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N2 - Incidence rates for esophageal adenocarcinoma have increased >350% since the mid-1970s. Rates for gastric cardia adenocarcinoma have also increased, although less steeply. This led to the initiation of large population-based case-control studies, particularly in the United States and Sweden, aimed at identifying risk factors for these cancers. Results have been emerging from these studies, with the consistent finding that obesity and gastroesophageal reflux disease are important risk factors for these cancers. Analyses of dietary factors are also available and indicate that diets high in total fat, saturated fat and cholesterol are associated with an increased risk of these cancers, whereas several nutrients, particularly those found in plant foods (fiber, vitamin C, β-carotene, folate), are associated with a reduced risk. Considering the incidence trends of these cancers and the trends in the prevalence of risk factors, the increasing prevalence of obesity in the United States likely accounts for some of the increased incidence. However, other contributors to the increasing trends have been suggested and will be discussed. Because diet, obesity and gastroesophageal reflux disease may not act independently in contributing to these cancers, current research is attempting to identify associations between the three risk factors and potential mechanisms of action to better understand the etiology of these cancers.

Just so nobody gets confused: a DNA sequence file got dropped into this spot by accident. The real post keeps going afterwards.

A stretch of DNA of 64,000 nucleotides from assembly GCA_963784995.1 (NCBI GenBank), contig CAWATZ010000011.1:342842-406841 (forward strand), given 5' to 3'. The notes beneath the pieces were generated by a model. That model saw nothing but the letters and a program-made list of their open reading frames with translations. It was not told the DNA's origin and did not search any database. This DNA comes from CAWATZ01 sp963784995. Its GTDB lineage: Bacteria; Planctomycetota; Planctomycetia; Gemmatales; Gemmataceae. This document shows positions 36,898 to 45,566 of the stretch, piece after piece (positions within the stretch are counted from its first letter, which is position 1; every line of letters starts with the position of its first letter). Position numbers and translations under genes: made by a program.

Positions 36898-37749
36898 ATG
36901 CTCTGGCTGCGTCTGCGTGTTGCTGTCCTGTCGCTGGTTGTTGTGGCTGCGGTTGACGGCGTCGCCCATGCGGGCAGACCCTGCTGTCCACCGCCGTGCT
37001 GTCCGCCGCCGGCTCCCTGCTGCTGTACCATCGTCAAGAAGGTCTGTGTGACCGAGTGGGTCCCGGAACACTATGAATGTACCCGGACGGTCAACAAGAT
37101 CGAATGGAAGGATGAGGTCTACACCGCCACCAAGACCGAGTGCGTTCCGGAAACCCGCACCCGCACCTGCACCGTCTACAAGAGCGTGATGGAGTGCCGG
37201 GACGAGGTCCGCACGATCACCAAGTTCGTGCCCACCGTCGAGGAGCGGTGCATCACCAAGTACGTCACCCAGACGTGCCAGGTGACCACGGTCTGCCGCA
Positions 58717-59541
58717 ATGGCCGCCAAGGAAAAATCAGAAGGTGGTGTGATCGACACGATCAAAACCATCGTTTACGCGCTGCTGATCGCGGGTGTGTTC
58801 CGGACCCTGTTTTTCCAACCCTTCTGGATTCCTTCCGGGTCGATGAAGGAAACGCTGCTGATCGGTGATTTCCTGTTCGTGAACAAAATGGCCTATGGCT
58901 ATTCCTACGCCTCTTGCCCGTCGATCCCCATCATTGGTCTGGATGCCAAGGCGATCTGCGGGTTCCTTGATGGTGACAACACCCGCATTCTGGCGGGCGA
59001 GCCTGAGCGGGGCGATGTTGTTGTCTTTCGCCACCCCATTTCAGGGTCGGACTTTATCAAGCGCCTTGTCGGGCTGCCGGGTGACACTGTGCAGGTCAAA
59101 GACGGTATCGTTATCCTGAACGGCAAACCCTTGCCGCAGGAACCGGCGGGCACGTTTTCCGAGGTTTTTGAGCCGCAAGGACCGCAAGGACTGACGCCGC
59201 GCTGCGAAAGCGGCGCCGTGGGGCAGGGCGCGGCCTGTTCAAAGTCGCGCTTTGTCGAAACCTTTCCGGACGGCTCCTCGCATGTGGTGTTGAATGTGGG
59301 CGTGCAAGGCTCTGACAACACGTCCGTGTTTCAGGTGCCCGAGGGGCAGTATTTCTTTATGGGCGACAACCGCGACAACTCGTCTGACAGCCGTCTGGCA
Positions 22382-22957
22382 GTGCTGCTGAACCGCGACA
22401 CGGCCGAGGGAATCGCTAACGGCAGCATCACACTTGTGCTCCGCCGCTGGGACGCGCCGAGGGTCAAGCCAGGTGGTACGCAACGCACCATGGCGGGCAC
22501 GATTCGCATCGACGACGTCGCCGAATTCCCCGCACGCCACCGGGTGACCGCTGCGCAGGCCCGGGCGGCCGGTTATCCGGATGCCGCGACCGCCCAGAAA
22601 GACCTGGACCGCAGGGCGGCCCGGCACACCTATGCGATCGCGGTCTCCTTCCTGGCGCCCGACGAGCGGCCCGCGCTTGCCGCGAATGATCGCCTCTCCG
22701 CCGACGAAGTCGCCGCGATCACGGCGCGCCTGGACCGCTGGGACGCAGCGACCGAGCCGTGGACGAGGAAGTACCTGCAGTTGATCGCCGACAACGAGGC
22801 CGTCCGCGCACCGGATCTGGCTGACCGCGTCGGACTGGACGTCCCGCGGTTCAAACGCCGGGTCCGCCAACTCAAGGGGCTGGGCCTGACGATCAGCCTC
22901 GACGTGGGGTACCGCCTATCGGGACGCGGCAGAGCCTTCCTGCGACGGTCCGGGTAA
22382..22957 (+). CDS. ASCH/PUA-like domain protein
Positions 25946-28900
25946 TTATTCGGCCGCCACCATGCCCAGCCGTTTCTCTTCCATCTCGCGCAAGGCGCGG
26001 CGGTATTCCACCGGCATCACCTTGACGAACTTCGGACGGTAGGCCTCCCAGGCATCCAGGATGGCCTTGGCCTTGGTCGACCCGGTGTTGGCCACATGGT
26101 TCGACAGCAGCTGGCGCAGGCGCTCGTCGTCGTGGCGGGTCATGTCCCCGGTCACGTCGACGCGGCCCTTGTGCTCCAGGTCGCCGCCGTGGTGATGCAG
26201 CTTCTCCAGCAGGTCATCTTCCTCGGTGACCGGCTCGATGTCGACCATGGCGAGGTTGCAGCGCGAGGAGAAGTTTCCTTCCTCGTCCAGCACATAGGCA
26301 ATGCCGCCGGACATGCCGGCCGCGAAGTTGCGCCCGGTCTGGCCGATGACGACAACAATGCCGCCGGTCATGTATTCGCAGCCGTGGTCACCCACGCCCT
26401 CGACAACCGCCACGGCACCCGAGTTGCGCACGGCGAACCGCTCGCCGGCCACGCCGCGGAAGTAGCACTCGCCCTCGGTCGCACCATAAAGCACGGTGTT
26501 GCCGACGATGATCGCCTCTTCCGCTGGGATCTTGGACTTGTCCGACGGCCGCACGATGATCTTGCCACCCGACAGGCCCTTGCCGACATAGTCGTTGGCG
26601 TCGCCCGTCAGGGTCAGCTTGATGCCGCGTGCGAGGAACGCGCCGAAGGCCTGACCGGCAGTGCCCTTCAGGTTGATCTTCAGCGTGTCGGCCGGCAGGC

AB - Incidence rates for esophageal adenocarcinoma have increased >350% since the mid-1970s. Rates for gastric cardia adenocarcinoma have also increased, although less steeply. This led to the initiation of large population-based case-control studies, particularly in the United States and Sweden, aimed at identifying risk factors for these cancers. Results have been emerging from these studies, with the consistent finding that obesity and gastroesophageal reflux disease are important risk factors for these cancers. Analyses of dietary factors are also available and indicate that diets high in total fat, saturated fat and cholesterol are associated with an increased risk of these cancers, whereas several nutrients, particularly those found in plant foods (fiber, vitamin C, β-carotene, folate), are associated with a reduced risk. Considering the incidence trends of these cancers and the trends in the prevalence of risk factors, the increasing prevalence of obesity in the United States likely accounts for some of the increased incidence. However, other contributors to the increasing trends have been suggested and will be discussed. Because diet, obesity and gastroesophageal reflux disease may not act independently in contributing to these cancers, current research is attempting to identify associations between the three risk factors and potential mechanisms of action to better understand the etiology of these cancers.